Quarter-Life Crisis, the Podcast: 4/10/13 Episode 1

Get ready, I’m launching my very first podcast, aptly titled:

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You can start listening to it today, right here (soon to be available on iTunes). I aim to have a new episode every Wednesday, so be sure to subscribe (RSS feed here). It is unscripted, unedited, and very honest, so bear with my growing pains as I try to exercise my voice and explore my own (and others’) experiences of becoming an “adult.” Enjoy.

It’s the very first episode! And it is every bit of awkward as you would expect. Brenda talks out of her ass about why she’s doing this podcast, why is the “quarter-life crisis” so fascinating, and 7 skills one must develop in their twenties. [Intro song: Dumbfoundead – “Born For This”]

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5 comments

  1. Sabrina

    LOLOLOL chronic frowning

    Good shit brendar. Ima be playing your podcast via auxiliary in my van at work. So all the soka students who take my shuttle gotta listen to yo shit

    Yea you are welcome

  2. Jeff

    Brenda

    Interesting topic of conversation. As a historian in response to your historical query about “quarter life crisis” in past era’s or generations this is something that is not new to the Human experience. For example the generation of the First World War faced their won crisis in the loss of innocence in the trenches of the western front and searched for new meaning in existentialism and consumerism of the 1920s. The contexts of each generation do change. Like you pointed out, communications and social media in our time allow for different fields of human interactions that did not exist even twenty years ago. Nevertheless, some of the struggles of youth remain constant. unrequited love, Angst or the fear of responsibility, The death of dreams, the desire for success, fame and money. Dickens writes about all this in ‘Great Expectations’ the story of a young man coming of age over hundred years ago before cell phones or facebook.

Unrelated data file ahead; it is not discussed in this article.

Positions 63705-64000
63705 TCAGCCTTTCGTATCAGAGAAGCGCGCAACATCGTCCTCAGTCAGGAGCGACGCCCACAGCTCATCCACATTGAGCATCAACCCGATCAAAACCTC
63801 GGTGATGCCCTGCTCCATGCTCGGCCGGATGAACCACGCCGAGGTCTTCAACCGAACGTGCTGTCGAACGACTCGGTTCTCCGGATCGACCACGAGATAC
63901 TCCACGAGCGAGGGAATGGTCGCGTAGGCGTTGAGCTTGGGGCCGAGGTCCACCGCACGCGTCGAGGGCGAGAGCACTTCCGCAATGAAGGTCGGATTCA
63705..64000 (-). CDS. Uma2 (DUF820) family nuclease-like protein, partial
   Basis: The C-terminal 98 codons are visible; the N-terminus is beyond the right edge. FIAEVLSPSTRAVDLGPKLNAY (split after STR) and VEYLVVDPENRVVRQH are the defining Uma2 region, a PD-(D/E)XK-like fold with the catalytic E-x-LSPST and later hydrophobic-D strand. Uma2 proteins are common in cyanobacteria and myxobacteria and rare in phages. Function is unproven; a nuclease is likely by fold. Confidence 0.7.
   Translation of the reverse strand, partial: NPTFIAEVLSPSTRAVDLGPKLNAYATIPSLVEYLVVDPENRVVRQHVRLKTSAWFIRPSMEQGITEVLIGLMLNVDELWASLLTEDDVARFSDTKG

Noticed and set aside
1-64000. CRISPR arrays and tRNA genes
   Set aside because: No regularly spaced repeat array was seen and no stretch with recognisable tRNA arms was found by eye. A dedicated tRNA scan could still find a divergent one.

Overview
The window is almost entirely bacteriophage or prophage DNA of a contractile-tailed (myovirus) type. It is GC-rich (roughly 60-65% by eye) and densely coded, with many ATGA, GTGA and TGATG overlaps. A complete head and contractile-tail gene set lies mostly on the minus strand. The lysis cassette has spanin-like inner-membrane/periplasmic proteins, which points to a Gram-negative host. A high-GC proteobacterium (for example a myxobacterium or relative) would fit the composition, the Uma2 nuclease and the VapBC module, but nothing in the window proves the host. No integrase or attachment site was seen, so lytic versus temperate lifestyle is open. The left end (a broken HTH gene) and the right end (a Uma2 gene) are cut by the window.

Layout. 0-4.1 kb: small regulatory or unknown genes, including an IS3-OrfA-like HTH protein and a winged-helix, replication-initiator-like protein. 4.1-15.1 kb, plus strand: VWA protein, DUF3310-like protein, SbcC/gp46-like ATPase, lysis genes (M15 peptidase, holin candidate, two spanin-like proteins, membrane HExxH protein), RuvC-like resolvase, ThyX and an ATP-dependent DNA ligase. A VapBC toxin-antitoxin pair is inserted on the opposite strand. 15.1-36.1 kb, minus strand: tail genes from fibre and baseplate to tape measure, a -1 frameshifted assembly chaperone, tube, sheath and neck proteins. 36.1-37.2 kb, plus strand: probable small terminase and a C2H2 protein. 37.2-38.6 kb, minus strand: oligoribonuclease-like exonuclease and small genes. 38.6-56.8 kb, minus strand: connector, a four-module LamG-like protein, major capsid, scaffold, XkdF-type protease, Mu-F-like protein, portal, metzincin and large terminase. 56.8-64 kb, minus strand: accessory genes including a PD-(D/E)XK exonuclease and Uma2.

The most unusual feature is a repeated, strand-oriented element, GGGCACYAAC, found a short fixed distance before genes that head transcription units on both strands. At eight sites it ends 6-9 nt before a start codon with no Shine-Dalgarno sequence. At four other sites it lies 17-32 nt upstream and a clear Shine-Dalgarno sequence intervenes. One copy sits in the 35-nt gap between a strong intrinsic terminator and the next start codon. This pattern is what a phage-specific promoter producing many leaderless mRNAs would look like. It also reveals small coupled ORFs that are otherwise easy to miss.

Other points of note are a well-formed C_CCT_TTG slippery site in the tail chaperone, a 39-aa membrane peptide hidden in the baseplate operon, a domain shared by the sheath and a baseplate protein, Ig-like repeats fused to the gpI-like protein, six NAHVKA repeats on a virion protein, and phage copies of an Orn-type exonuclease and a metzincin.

3. Jeff

    I should also note for the record that for most of Human history life expectancy was roughly 30 so for many people life was more or less a perpetual crisis.

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